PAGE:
Correlations between variables were calculated using Pearson correlation coefficients. With Pearson correlation assumptions met, via scatter plots demonstrating linear covariation and visual inspection of Q-Q plots. Linear regression was used to explore whether the eight wearable variables could be used to estimate values for the four CPET measures of activity. In addition, further analysis explored whether the addition of IPAQ global scores could improve this estimation. Three models were fitted for each of the four measures of CPET activity, with all including basic demographic variables (age, gender, BMI). The first model used only the eight wearable values as predictors, the second used only the global IPAQ score and the third model used both of these components together.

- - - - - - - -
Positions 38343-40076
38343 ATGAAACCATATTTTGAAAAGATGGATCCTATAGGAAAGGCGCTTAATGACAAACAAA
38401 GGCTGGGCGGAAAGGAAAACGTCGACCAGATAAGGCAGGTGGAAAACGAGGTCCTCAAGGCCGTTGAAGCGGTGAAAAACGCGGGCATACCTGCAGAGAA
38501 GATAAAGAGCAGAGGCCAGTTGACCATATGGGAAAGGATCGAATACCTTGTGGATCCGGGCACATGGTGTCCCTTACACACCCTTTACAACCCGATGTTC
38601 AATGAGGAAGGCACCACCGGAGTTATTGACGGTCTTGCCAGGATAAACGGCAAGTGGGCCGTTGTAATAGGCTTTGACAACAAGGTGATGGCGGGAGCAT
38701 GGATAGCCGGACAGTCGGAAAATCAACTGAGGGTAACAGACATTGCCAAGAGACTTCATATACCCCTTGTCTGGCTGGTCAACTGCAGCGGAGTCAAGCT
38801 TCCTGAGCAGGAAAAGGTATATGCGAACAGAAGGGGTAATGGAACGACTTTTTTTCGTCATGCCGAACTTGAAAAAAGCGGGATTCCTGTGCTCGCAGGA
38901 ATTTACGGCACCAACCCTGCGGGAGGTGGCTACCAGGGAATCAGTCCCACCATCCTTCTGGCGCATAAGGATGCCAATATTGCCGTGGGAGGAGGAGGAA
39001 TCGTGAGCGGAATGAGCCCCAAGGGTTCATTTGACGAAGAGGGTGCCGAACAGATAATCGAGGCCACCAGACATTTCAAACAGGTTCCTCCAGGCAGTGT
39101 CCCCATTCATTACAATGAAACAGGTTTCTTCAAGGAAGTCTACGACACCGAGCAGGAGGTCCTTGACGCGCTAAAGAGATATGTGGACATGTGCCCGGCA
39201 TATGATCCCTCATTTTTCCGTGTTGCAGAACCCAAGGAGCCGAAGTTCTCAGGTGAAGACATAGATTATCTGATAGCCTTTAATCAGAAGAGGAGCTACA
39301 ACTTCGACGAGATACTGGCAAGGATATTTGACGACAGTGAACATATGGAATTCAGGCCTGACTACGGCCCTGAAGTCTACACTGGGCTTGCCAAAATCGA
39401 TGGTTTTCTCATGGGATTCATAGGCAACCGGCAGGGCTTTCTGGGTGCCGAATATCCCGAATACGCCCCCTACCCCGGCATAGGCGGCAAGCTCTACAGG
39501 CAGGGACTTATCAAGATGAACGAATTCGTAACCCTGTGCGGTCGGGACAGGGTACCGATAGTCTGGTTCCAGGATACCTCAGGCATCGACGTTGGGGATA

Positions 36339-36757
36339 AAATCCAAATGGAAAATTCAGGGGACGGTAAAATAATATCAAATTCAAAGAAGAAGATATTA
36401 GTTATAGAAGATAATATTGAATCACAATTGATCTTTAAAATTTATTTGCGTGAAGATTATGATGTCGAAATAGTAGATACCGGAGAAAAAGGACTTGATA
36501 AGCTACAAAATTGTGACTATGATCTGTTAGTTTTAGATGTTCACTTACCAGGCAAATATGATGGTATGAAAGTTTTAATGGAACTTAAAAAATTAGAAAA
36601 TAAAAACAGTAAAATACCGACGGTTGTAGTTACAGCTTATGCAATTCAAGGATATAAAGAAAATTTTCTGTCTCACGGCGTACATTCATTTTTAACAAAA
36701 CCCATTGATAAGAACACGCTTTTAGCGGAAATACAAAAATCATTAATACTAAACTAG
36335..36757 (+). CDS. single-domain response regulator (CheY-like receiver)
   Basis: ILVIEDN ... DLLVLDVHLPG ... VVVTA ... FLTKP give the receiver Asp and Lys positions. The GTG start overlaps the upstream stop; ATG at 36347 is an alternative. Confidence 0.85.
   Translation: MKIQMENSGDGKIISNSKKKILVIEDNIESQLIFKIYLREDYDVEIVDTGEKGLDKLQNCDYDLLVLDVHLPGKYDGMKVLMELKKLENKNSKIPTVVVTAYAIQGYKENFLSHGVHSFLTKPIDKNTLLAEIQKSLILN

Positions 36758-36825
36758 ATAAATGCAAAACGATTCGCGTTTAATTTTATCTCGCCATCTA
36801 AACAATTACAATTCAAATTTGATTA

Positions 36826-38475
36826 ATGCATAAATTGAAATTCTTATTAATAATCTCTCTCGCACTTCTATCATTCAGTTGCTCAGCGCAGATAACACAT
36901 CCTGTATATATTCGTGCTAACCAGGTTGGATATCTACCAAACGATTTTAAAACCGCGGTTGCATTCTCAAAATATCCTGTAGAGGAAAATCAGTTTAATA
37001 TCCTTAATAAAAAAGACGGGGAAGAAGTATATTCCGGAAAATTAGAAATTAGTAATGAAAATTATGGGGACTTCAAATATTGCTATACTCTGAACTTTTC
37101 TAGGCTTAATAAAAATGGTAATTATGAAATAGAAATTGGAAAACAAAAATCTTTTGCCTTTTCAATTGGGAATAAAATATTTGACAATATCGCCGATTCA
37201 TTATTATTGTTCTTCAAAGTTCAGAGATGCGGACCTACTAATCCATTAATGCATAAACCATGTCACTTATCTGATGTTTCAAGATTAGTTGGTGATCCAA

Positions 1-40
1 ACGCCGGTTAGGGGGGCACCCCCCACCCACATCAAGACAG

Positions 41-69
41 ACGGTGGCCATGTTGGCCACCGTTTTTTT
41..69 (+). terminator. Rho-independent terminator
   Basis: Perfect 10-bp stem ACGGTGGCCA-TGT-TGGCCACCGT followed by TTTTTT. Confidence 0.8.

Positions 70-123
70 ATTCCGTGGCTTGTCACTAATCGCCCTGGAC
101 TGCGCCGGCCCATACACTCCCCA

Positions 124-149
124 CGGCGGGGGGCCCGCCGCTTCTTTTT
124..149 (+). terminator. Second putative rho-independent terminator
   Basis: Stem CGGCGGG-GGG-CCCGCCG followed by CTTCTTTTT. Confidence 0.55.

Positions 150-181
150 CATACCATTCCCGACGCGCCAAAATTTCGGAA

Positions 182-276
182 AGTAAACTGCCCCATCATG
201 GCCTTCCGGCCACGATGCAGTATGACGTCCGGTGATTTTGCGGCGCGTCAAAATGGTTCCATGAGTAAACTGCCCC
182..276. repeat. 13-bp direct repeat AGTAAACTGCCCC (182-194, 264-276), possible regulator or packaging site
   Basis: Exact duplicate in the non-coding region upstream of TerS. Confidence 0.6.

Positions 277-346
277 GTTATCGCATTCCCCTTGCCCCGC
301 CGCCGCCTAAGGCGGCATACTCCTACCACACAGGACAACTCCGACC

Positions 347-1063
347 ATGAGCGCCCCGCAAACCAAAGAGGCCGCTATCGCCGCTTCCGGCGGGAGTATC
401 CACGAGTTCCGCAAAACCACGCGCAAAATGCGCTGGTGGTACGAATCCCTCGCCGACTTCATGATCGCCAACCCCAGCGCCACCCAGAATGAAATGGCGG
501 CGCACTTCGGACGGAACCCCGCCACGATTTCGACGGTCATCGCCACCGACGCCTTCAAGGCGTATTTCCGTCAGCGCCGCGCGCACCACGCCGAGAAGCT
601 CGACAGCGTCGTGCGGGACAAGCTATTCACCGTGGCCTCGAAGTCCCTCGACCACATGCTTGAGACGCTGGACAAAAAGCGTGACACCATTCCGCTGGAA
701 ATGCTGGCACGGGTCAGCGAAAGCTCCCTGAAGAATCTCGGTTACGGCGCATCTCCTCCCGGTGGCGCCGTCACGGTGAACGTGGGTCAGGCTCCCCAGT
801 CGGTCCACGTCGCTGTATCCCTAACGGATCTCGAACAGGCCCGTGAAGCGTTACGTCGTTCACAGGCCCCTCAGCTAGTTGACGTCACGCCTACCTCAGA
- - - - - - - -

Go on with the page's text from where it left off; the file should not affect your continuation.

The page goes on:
The models were compared using the Akaike Information Criteria (AIC). Standard model diagnostics were explored to ensure adequate model fit, including fitted versus residual plots. Models were assessed and compared using appropriate statistics, including R2 and adjusted R2 values, the percentage of correct predictions and Pearson correlation coefficients (with associated 95% confidence intervals) between the fitted and observed values. Receiver Operator Characteristic (ROC) curves for these models were also compared.